- The first question to be discussed is whether the judgment was regularly entered. The Defendant submits:
- (a)if a default judgement is obtained irregularly, the usual order will be to set aside (see Browning v ANZ Banking Group Limited  QCA 43 at );
- (b)where a default judgment is entered on the basis the claim was for a liquidated sum, whereas, in fact, it is for an unliquidated sum, the judgment will be set aside as irregular (see Alexander v Ajax Insurance Company Limited  VLR 436);
- (c)in this case, the action is not one for a debt or liquidated demand. An action for debt or liquidated demand is very different to an action for breach of contract;
- (d)properly characterised, the claim is neither for a debt or liquidated demand. In those circumstances, the default judgment was irregularly entered and should be set aside;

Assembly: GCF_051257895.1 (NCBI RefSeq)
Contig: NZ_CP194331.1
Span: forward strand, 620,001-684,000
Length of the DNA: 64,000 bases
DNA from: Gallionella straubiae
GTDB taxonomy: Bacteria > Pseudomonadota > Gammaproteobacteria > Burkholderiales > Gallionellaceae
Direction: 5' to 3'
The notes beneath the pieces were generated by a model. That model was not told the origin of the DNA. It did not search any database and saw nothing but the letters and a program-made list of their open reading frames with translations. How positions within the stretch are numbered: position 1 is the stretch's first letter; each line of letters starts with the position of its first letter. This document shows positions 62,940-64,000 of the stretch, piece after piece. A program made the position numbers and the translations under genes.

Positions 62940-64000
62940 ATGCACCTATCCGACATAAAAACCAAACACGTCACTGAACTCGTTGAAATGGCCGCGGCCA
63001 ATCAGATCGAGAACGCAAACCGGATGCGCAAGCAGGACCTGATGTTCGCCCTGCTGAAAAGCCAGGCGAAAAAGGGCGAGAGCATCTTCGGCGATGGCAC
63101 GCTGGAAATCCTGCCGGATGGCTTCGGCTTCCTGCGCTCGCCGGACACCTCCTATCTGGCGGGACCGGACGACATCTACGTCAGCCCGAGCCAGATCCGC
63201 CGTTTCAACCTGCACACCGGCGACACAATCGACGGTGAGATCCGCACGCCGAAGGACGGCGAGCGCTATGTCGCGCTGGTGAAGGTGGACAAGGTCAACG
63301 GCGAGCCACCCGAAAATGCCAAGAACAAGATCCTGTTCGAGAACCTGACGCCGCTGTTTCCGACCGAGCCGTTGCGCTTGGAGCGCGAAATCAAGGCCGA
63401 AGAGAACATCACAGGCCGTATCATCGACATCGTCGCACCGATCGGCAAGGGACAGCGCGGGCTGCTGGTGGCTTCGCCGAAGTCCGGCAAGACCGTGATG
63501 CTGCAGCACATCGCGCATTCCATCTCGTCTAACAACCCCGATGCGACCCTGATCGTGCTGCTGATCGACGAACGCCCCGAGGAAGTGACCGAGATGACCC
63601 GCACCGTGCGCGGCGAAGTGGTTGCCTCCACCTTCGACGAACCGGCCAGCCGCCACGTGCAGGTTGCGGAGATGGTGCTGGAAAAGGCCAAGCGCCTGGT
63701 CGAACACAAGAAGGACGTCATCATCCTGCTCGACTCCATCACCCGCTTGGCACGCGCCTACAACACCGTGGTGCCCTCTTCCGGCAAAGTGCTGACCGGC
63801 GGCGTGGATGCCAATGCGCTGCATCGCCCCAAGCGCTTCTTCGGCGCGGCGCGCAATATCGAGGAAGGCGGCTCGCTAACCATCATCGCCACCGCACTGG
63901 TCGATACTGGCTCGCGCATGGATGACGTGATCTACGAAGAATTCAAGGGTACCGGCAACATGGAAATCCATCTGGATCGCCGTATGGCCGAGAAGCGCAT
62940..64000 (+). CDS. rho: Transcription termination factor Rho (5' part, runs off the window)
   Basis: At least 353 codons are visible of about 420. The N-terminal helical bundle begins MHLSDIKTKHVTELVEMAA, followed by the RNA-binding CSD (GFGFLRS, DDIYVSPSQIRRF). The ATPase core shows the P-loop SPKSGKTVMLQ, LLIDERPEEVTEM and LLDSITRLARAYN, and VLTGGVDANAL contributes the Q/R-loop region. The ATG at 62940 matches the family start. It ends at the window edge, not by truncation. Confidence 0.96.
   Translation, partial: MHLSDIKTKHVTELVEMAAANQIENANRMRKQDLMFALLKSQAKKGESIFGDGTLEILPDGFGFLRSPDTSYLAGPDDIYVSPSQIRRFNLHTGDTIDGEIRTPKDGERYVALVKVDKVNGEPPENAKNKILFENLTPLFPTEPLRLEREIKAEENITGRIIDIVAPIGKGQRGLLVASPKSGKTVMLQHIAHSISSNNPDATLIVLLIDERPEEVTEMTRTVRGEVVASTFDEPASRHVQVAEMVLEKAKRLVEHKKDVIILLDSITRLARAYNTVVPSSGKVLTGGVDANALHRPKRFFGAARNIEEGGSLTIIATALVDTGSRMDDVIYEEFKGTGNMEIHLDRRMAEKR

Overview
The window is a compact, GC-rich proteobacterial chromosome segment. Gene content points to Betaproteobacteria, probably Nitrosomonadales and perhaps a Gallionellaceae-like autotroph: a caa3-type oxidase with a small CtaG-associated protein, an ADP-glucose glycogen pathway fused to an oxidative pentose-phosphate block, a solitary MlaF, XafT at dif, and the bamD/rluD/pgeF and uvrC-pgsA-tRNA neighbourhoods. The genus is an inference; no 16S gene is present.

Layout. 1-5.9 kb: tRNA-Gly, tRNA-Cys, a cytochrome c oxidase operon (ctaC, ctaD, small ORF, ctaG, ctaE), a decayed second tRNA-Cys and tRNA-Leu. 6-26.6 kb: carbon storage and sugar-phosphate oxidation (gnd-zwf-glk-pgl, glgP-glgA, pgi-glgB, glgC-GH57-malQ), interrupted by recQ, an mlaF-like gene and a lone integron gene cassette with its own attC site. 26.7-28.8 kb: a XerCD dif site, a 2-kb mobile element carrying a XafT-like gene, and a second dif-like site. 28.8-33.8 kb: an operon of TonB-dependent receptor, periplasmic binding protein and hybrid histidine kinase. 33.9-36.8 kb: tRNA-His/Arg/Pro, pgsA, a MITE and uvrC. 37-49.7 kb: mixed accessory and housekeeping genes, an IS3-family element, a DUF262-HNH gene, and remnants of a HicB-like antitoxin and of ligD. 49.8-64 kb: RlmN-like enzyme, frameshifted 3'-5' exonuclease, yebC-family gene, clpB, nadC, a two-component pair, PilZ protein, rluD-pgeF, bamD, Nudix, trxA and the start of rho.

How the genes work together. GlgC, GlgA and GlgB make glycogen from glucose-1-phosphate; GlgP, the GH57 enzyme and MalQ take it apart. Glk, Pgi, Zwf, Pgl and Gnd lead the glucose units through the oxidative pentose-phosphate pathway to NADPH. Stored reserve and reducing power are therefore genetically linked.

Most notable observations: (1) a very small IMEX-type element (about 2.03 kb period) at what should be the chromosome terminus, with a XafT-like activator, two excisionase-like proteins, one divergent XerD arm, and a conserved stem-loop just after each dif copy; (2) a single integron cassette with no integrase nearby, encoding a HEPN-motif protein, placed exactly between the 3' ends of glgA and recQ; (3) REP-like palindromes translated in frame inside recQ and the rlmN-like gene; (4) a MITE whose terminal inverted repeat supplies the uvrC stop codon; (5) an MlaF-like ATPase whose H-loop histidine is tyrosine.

- (e)further, the Court would be satisfied that service was not effected if there has been non-compliance with rule 150, sub-rule (3), in that the required statements specified in that rule were not in the pleading (see Green v Tri-Barfen Proprietary Limited  QDC 160 at -);
- (f)the interest claim is defective. Although, I do not consider there is much in that point as I consider that could be severed from the judgment.
- The Respondent submits:
- (a)the judgment is not irregularly entered;
- (b)it is submitted the judgment sum could be readily calculated by reference to Westpac prices (see Spain v The Union Steamship Co of New Zealand Ltd (1923) 32 CLR 138); and
- (c)the evidence to be accepted is that the originating process was served.
- The first point I will deal with is whether the proceedings were served. The Defendant gave oral evidence that she was not served with the proceedings. Her evidence is that her son would have been home on 14 November 2013, yet, he did not mention the visit of any process server to her. She agreed she received an options document from her husband, exhibit 1, in 2014 when Mr Allen visited, but, despite the context of that document, she claimed to have no knowledge of the judgment. Mr Allen, in his evidence, said that on 22 June 2014, he gave exhibits 1, 2 and 3 to the Defendant’s husband, including a duplicate copy of the default judgment.